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Polystar’s SA office
McAfee examines advanced evasion techniques in high profile data breaches
A SUPPLIER OF network and customer analytics, network monitoring and test solutions for the telecom market, Polystar has opened a new regional sales and support office in Johannesburg, South Africa, to support expansion in Africa. The newly-opened office focuses on a full range of Polystar products and services with the primary objective to improve interaction with the African clients, provide world class, local support to Polystar’s rapidly expanding customer base, and help customers and business partners to get more out of their business. Fredrik Hultner, business region director for Middle East and Africa at Polystar, said, "The African continent shows a very strong growth. Adding another office to our region is a further step in Polystar’s commitment to this market that will enable us to support the sub-Saharan region even better and faster."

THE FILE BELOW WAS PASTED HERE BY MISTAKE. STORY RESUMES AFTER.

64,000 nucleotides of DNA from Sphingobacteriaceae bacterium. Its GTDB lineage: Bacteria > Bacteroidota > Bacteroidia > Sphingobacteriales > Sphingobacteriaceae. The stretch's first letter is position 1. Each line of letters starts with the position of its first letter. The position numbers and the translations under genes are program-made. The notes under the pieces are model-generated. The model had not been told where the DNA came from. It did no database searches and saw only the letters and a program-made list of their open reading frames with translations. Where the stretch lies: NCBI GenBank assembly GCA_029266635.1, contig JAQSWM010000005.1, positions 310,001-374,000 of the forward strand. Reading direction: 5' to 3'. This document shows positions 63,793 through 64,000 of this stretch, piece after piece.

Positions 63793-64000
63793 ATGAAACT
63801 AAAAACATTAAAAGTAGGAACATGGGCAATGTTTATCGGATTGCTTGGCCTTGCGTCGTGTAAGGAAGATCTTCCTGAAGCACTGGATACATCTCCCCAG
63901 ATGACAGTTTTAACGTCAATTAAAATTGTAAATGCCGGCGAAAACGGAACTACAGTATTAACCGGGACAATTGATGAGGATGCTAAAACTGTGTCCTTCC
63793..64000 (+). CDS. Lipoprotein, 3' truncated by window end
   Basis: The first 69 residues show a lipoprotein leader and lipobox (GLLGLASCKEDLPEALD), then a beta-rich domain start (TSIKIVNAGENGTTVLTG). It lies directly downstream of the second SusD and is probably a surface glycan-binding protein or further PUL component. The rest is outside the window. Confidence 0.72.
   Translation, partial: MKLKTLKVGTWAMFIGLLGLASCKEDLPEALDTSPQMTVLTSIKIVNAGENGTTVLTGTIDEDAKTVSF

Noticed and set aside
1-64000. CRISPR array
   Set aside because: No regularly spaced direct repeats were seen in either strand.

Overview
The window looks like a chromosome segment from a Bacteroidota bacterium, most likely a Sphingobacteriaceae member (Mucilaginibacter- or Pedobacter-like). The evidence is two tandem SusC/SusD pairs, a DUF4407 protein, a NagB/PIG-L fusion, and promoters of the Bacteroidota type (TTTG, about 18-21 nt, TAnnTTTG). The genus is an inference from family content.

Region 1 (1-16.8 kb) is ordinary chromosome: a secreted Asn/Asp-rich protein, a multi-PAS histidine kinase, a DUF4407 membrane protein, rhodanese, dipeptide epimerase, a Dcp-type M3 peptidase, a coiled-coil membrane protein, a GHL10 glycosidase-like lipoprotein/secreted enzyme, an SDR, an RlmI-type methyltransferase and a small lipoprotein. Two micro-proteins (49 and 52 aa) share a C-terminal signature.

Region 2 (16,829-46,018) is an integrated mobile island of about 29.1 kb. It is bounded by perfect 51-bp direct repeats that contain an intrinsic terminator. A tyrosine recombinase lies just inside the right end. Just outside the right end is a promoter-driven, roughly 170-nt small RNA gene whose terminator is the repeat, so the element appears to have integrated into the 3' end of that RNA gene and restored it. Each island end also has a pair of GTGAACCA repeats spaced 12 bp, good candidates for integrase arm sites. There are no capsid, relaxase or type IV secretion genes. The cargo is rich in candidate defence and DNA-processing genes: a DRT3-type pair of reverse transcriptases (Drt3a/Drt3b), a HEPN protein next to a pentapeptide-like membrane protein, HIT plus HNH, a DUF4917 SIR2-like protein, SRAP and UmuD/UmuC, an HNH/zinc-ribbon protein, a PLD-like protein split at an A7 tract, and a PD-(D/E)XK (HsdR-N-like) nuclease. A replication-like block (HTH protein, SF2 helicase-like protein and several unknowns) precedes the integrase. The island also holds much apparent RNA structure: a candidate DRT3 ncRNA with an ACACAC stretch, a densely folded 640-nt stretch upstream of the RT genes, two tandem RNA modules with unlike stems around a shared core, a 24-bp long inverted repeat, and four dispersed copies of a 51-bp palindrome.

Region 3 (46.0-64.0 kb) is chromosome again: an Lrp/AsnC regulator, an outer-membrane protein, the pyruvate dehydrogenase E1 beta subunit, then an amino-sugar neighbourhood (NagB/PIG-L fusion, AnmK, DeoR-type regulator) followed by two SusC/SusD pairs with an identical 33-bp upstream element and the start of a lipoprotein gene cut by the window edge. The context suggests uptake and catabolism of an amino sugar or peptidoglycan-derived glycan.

A NEW REPORT by McAfee, a division of Intel Security, examines the controversy and confusion surrounding Advanced Evasion Techniques (AETs), and the role that they play in advanced persistent threats (APTs). A Vanson Bourne study, commissioned by McAfee, surveyed 800 CIOs and security managers from South Africa, the USA, the UK, Germany, France, Australia and Brazil, and showed that there are misunderstandings, misinterpretation, and ineffective safeguards in use by the security experts charged with protecting sensitive data. Recent high profile data breaches have demonstrated that criminal activity can still evade detection for long periods of time. Survey respondents acknowledged this and of the 13% of organisations in South Africa that suffered a network breach last year, 46 per cent were the victim of known or suspected AETs. Global figures reflect one in five (22 per cent). Nearly 40 per cent of those breached believe that AETs played a key role. On average, SA companies who experienced a breach in the last 12 months reported a cost to their organisation of upwards of US$500,000. “Hackers already know about advanced evasion techniques and are using them on a daily basis,” said Carlo Bolzonello, engagement manager – EMEA. “What we’re hoping to do is educate businesses so they can know what to look for, and understand what’s needed to defend against them.” “We are no longer dealing with the random drive-by scanner that is just looking for obvious entryways into your network.